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I feel I should give a personal opinion to your answers to the lady complaining about male thigh room in trains a few weeks ago. Most males find it uncomfortable to sit with their legs together, as the lady requested, and underground train-seats give the absolute minimum of space. She obviously hasn't thought about male physiology: we are not male rats or women with our reproductive organs within our abdomens. We males, like females, are not uniformly endowed, but whereas females have their bra sizes, which require no seatroom, the designers of male underwear have obviously found no answer to deal adequately with male physiology: waist sizes don't take account of the configurations of the area of the Second Chakra. Some men simply need a little more leg-room. It must be emphasised, of course, that a 90-degree span isn't really necessary.

Michael, Switzerland

He says:

Is that really true about male rats? That's the most fascinating fact I've heard all week.

She says:

Oh, come on. I can't believe that so many men are so well-endowed that they need to take up a double seat-quota. And if that were really the reason, we would all be applauding and giving up our seats voluntarily. If sitting down is so uncomfortable for all you poor souls, why don't you make a habit of standing and leaving the seats to the more neatly- designed female of the species? Also, persuasive and attractive as your theory is, it doesn't explain men's other spready propensities: grabbing both arm rests and unfurling their newspapers for yards around.


I was interested to read Keith from Dover's problem last week, about not appearing too enthusiastic about fatherhood in front of his colleagues, and found your replies rather useful from a work-related point of view. I am in a similar position to Keith and I wonder if you have any further insights to add that are more related to one's social life? I have always enjoyed going to the pub after work with my friends, but lately I have found it a very empty experience. Sitting there in a companionable fug of fag smoke (of course I've given up myself) with a brimming pint in front of me, all I can think about is how much I want to be at home with my wife and baby. But I don't want to look like a wimp who can't hack it with the lads any more.

Theo, Lancaster

He says:

You must not allow the fact that you have become a father to completely obliterate your masculine personality. It is very unlikely that this desire not to go to the pub will last the 18 years until your baby can go with you, so do not risk alienating your drinking companions. By all means cut back on the number of your visits, but when you do go, force yourself to sit it out and have a good time - you'll soon get back into the swing of it!

She says:

I'm afraid that your whingeing about whether or not you actually enjoy the pub cuts absolutely no ice with me. Where is your wife while you are sitting there agonising about wanting to be at home? Presumably stuck at home and quite possibly wishing she was in the pub. Worrying about being in the pub but not having a good time is something that many mothers would see as an unimaginable luxury.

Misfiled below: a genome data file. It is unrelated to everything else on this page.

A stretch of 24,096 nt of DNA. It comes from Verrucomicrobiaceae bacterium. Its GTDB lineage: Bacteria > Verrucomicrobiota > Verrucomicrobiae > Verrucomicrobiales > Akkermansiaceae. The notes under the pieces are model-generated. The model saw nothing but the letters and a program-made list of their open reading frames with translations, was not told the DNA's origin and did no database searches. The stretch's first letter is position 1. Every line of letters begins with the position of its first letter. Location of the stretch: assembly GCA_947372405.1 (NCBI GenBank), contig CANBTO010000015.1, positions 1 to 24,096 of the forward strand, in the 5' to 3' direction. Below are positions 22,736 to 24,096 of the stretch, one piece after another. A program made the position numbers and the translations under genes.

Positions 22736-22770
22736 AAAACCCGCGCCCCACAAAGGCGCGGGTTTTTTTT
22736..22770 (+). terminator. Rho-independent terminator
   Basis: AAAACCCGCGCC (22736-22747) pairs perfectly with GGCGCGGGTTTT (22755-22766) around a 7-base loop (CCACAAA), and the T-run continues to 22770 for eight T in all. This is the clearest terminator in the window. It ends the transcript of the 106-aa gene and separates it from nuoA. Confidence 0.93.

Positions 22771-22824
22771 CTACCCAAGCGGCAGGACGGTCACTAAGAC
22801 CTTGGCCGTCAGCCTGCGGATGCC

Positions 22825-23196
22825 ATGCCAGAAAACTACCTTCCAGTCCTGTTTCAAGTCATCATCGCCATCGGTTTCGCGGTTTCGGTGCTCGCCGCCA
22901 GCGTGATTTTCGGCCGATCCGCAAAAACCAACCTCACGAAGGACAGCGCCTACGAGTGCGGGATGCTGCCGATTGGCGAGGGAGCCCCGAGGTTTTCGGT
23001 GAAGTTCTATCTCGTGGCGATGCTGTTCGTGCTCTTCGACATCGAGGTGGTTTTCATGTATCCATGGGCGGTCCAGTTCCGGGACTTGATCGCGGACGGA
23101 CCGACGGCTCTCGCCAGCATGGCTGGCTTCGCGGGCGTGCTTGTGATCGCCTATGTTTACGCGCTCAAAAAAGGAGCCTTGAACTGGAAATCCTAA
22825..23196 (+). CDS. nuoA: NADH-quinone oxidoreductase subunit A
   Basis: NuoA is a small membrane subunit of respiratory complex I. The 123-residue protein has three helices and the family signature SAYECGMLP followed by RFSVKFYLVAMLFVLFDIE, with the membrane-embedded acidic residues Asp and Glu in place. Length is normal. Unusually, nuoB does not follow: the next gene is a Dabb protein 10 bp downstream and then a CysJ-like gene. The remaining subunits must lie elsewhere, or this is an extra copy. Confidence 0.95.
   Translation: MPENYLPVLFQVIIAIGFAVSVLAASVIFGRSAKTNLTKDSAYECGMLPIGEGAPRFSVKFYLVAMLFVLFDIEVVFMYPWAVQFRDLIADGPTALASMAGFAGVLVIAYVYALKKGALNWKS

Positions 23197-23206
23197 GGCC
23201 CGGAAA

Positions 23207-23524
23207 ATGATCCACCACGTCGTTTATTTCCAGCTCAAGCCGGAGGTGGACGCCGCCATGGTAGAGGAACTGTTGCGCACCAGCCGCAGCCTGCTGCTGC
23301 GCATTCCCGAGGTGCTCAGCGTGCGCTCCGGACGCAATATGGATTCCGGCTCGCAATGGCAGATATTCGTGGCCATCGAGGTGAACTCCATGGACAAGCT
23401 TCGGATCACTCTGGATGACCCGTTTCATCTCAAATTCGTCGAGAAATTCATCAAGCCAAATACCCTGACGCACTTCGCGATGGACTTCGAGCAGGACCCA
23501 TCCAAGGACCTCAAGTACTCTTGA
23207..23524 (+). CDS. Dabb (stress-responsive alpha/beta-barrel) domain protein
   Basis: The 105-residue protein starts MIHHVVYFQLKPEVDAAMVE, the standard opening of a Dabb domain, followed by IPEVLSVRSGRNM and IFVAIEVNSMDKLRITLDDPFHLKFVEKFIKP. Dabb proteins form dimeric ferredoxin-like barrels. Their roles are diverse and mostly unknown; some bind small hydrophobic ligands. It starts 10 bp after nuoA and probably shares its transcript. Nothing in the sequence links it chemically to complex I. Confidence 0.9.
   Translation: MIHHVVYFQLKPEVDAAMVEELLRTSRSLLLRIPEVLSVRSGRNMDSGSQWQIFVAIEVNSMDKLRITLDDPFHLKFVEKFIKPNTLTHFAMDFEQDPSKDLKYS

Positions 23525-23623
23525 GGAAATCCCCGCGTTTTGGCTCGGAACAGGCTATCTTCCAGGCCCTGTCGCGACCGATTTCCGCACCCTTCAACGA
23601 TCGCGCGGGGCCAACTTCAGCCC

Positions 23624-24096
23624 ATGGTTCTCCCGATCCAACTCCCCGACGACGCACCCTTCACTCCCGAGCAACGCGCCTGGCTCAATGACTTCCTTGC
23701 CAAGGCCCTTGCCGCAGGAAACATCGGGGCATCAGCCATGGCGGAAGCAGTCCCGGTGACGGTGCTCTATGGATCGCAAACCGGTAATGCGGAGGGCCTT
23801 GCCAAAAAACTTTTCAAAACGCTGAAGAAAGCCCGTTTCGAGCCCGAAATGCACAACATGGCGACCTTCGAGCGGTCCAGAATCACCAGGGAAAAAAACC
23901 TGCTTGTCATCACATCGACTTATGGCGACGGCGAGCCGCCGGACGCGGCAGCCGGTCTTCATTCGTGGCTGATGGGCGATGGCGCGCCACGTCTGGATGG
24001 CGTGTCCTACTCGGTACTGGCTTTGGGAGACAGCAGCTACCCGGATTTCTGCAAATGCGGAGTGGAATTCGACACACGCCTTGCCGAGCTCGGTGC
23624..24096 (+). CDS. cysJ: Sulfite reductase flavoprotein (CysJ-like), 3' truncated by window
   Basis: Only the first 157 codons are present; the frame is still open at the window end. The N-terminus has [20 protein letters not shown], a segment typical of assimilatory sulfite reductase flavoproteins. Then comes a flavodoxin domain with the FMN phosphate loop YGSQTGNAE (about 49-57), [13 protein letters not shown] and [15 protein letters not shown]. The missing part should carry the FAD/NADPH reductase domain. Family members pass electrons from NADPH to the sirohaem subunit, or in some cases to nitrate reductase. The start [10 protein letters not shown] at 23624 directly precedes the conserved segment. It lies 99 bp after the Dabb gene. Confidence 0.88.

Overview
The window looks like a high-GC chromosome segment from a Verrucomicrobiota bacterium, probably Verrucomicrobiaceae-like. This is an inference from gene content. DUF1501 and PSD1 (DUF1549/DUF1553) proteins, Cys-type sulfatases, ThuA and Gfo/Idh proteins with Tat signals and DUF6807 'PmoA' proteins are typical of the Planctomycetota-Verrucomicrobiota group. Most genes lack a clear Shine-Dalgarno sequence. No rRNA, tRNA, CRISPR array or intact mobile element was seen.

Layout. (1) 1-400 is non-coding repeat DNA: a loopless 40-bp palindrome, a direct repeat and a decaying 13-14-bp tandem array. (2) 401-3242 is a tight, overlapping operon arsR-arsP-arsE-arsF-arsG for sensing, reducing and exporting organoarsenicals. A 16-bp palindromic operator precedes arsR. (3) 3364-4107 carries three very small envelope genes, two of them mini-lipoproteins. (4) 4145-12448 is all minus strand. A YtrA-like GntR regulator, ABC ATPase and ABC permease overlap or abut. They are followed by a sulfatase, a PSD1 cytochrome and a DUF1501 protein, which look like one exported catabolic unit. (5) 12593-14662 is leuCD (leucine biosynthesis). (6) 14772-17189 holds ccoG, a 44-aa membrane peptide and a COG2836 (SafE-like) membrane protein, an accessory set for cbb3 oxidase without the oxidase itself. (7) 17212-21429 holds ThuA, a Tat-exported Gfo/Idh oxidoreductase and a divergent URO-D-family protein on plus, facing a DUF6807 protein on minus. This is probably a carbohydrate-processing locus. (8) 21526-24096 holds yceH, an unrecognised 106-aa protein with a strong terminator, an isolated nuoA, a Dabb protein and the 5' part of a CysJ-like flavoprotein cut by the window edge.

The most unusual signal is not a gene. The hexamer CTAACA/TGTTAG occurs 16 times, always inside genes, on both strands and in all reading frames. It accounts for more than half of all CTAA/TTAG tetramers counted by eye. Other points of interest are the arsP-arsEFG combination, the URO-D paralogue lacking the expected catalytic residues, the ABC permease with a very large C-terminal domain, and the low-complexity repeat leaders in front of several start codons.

I work in an office where there is a core of permanent staff and a number of freelance and casual people who come in at various times. These non- permanent bods have to use the desks of the permanent staff when they are available, and recently I have been getting increasingly annoyed with their behaviour. It started with small things: all my Biros would disappear. Then I would notice that someone had eaten all my Polo mints and devoured an entire pound of grapes that I had left out over the weekend. The final straw was when a book that I needed to refer to simply disappeared, and someone reconfigured my computer screen and dumped all my icons. Could you suggest some rules of etiquette for "hot-desking" that I could photocopy very large and pin up prominently in the office?

Vaughan, London SW1

He says:

I'm afraid that this boils down to more than you losing the odd packet of Polos. It is all about territory. Human beings are very territorial animals in their way, and desks are very personal places. This is a very fundamental conflict of interests: you see your desk as your own personal space and wish to keep it that way, while their natural instinct is to customise it to their own standards and obliterate your traces, in much the same way as some animals scent-mark their territories to warn others off. It is a contest that neither of you can realistically win, given your company's policy of desk-sharing.

She says:

With a bit of give and take, you can sort this out. Hot-deskers have the right to expect a reasonable amount of working space to be left for them, even if it's not possible to have entirely clear desk, so do start off on the right footing by leaving your desk tidy. Now, down to the nitty gritty. It's fine to change your computer settings as long as they change them back afterwards. It's fine to read your book as long as it is left in situ. It's fine to eat your Polos and grapes if you leave them out in full view, as long as they replace like with like, and it's certainly fine to use the company ballpoints if they are working for the company (it is not, however, fine to ferret through your desk drawers in search of edibles or equipment). Their basic tenet should be to leave everything exactly as they find it.